First Nation pioneer dies

A pioneer of First Nation rights who helped pave the way for self-government agreements in the Yukon passed away this week.

A pioneer of First Nation rights who helped pave the way for self-government agreements in the Yukon passed away this week.

Ken Kane, 63, died Monday afternoon after a battle with cancer.

A member of the Champagne and Aishihik First Nations, Kane is being remembered as a role model for Yukon First Nations.

The word visionary popped up in several interviews about Kane’s life.

He recognized a need for a First Nations communications network to discuss community issues and set out to establish a broadcasting system, said long-time friend and coworker Bob Charlie.

“The existing media wasn’t doing much (aboriginal coverage) at the time, and he saw that,” said Charlie.

First Nations communications owes a lot of its history to Kane. He helped found the Northern Native Broadcasting Yukon and CHON FM.

The system he set up was a precursor to the now-national Aboriginal Peoples Television Network.

Kane was the sparkplug that brought everybody together for the project, said friend Doug Caldwell, who first met Kane while training on-air staff for the new radio channel.

“He was the visionary in terms of putting the network together,” said Caldwell.

“He wore a lot of hats and influenced different elements of the development. He was part of the team that made the whole thing move.”

Kane focused on content and programming, but also worked on the early technical aspects of the station. 

His media experience made for an easy transfer to a job where he spent his last decade — as a communications officer with Champagne and Aishihik.

He retired from the job earlier this year.

Kane was born December 9, 1944. He attended the Whitehorse Baptist Mission school, where he first met Charlie.

Kane attended university, one of the first Yukon First Nation students to do so, at the University of Alaska-Fairbanks.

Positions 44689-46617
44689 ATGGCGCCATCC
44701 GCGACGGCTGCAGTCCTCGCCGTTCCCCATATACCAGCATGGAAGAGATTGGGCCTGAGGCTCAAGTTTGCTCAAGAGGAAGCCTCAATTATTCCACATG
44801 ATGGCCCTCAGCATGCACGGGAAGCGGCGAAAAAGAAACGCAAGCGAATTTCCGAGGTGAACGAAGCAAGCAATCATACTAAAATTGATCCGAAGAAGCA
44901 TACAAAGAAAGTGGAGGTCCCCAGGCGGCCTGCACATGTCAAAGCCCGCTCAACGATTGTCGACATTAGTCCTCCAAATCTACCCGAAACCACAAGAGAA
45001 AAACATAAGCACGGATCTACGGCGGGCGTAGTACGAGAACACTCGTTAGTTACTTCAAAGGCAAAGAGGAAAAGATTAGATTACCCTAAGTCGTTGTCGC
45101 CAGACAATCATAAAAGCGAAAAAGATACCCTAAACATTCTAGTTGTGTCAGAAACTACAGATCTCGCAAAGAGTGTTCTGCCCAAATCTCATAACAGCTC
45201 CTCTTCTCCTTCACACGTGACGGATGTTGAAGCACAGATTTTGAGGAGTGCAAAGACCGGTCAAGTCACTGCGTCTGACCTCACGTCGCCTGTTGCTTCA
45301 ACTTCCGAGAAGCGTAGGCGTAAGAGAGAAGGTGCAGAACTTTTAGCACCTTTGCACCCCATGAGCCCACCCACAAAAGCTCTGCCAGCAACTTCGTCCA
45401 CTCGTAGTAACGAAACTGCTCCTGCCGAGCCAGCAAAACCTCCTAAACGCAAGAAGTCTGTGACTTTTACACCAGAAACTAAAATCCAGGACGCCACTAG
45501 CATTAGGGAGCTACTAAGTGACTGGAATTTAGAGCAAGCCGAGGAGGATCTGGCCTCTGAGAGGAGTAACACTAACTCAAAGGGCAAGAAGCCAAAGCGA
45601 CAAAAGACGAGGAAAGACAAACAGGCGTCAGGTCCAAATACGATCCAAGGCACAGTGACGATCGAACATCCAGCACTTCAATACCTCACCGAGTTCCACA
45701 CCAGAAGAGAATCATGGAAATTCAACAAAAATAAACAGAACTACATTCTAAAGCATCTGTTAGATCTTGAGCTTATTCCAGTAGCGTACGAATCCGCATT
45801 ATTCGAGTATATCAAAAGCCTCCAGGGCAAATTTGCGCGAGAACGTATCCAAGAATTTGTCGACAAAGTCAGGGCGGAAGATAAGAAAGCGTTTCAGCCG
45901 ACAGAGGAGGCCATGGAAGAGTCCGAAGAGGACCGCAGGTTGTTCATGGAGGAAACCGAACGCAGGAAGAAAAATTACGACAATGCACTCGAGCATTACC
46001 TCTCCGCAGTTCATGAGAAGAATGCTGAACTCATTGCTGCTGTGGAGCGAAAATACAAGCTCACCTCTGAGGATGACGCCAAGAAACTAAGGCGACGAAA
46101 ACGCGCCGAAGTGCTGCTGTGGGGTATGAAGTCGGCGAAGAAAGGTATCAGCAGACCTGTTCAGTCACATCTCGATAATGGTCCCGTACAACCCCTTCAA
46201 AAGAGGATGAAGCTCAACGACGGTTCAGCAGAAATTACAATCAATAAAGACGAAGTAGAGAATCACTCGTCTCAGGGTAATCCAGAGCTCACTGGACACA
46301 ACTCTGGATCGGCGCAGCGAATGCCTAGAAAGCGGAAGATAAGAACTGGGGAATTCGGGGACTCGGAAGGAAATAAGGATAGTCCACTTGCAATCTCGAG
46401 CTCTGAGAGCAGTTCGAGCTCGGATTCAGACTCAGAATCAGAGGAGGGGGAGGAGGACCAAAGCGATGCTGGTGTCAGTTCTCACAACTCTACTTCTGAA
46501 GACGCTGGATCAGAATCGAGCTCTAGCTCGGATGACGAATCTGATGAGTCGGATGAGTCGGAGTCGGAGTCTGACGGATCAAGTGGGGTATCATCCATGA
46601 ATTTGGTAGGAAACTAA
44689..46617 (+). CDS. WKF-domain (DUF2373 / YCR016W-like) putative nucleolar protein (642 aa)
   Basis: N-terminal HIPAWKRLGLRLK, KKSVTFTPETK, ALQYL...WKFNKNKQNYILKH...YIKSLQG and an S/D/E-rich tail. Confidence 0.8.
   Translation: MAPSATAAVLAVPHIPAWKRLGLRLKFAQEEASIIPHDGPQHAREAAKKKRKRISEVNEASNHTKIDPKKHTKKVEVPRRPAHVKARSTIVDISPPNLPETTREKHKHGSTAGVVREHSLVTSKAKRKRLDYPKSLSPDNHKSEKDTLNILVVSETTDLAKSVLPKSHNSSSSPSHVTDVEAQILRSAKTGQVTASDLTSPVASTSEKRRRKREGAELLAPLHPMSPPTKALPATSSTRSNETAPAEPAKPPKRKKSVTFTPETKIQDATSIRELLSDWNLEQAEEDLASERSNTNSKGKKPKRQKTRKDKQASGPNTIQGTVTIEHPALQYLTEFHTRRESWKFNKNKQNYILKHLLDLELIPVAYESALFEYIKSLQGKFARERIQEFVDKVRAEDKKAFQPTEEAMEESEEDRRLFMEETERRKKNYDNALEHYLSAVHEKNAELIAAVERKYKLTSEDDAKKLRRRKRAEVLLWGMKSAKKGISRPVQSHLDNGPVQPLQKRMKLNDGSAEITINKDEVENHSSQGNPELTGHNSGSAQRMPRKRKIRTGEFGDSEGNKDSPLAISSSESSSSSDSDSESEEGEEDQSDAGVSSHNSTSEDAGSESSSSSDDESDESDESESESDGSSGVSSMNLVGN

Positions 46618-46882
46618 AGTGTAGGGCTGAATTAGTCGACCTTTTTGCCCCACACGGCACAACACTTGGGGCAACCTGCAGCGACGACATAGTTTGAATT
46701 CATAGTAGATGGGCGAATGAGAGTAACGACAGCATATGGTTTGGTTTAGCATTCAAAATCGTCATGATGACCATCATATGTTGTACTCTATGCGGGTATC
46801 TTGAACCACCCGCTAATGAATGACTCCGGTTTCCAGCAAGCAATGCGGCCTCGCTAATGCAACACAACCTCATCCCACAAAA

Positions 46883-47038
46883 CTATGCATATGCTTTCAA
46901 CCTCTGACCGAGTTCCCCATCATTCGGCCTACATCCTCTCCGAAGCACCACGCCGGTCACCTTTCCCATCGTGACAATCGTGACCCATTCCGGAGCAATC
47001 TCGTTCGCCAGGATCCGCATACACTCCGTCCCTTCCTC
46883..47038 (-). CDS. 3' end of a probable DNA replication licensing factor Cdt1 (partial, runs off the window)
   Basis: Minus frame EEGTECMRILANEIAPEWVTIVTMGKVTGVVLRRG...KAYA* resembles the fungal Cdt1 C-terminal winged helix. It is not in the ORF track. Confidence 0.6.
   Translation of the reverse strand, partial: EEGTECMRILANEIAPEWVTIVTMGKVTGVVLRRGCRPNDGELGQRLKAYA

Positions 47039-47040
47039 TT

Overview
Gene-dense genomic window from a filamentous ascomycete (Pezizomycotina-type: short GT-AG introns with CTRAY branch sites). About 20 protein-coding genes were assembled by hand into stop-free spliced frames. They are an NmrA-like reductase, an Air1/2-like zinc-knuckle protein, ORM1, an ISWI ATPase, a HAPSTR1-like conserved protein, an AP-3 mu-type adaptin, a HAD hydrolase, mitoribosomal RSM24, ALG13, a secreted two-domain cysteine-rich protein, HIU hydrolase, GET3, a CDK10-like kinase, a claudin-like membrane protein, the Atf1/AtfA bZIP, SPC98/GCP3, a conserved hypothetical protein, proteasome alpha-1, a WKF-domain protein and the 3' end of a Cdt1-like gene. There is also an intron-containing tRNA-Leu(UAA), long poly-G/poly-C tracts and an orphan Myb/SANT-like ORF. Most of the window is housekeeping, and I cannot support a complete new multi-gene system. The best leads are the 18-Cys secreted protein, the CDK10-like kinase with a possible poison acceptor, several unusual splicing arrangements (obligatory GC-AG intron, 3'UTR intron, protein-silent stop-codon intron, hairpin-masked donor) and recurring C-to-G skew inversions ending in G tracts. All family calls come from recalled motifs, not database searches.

There he played hockey while finishing his studies in the early ‘60s.

He continued playing hockey for years, including a stint as the only aboriginal player on the Yukon team that attended the 1967 Canada Winter Games in Quebec City.

After university, he travelled around Canada and United States and often stopped at First Nations communities along the way.

He made a stop in San Francisco in the late ‘60s when the American Indian Movement occupied Alcatraz Island to protest for aboriginal rights.

Arriving back in the Yukon in the ‘70s, Kane started doing communications work for the Council for Yukon Indians.

Kane travelled the Yukon with a group of people spreading information about land claim agreements and self-government issues in First Nation communities.

His worked paved the way for serious negotiations over land claim settlements with Ottawa, an issue he followed until his death.

“He was always concerned with how things will turn out with self-government,” said Charlie.

“He’ll be missed by a lot of people. When there was something happening with First Nations in the Yukon, he always somewhere in the background.”

Kane travelled to Ottawa with Elijah Smith’s team to make the case on Parliament Hill for aboriginal rights. Again, he focused on communications strategies for the many meetings the group would attend.

Their work led to land claims agreement for the Yukon.

“Ken’s real influence was behind the scenes, bringing people together and making things happen,” said Caldwell.

“He didn’t necessarily do the work, but he brought people together who did. He found a need for something and made it happen.”

The territory recognized Kane with a Commissioner’s Public Service Award in August.

The Champagne and Aishihik First Nation also honoured Kane during a July general assembly. Members surprised him with a birthday party and dance during the meeting.

Kane always took pride in his ability to speak his native language, Tutchone. Speaking it with elders was always a pleasure, said Charlie.

A mentor and visionary is how Kane will be remembered by friends and family.

“The cultural changes in the territory in the last 30 years has been phenomenal,” said Caldwell.

“Ken was a guy who helped write that chapter.”